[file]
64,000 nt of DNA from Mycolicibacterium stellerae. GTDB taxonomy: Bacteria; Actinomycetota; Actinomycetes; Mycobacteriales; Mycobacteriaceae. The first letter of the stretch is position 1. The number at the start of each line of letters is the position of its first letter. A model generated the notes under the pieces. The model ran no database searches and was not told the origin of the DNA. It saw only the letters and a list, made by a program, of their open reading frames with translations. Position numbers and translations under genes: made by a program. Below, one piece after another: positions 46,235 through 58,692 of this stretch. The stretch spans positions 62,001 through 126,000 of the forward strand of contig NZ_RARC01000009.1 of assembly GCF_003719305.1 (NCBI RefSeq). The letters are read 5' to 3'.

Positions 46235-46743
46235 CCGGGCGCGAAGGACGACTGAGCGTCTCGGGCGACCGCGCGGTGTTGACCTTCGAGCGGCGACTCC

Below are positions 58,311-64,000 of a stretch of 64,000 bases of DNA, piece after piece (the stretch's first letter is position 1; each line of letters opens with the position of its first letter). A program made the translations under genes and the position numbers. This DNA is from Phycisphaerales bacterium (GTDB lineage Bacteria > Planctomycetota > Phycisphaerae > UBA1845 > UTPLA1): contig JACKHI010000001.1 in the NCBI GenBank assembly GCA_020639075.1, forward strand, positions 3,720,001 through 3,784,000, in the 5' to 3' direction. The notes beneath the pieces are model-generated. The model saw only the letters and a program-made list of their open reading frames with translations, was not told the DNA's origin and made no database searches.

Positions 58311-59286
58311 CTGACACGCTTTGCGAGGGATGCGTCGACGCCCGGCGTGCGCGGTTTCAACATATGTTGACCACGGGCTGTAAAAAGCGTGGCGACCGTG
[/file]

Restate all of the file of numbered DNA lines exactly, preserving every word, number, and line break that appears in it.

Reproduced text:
64,000 nt of DNA from Mycolicibacterium stellerae. GTDB taxonomy: Bacteria; Actinomycetota; Actinomycetes; Mycobacteriales; Mycobacteriaceae. The first letter of the stretch is position 1. The number at the start of each line of letters is the position of its first letter. A model generated the notes under the pieces. The model ran no database searches and was not told the origin of the DNA. It saw only the letters and a list, made by a program, of their open reading frames with translations. Position numbers and translations under genes: made by a program. Below, one piece after another: positions 46,235 through 58,692 of this stretch. The stretch spans positions 62,001 through 126,000 of the forward strand of contig NZ_RARC01000009.1 of assembly GCF_003719305.1 (NCBI RefSeq). The letters are read 5' to 3'.

Positions 46235-46743
46235 CCGGGCGCGAAGGACGACTGAGCGTCTCGGGCGACCGCGCGGTGTTGACCTTCGAGCGGCGACTCC

Below are positions 58,311-64,000 of a stretch of 64,000 bases of DNA, piece after piece (the stretch's first letter is position 1; each line of letters opens with the position of its first letter). A program made the translations under genes and the position numbers. This DNA is from Phycisphaerales bacterium (GTDB lineage Bacteria > Planctomycetota > Phycisphaerae > UBA1845 > UTPLA1): contig JACKHI010000001.1 in the NCBI GenBank assembly GCA_020639075.1, forward strand, positions 3,720,001 through 3,784,000, in the 5' to 3' direction. The notes beneath the pieces are model-generated. The model saw only the letters and a program-made list of their open reading frames with translations, was not told the DNA's origin and made no database searches.

Positions 58311-59286
58311 CTGACACGCTTTGCGAGGGATGCGTCGACGCCCGGCGTGCGCGGTTTCAACATATGTTGACCACGGGCTGTAAAAAGCGTGGCGACCGTG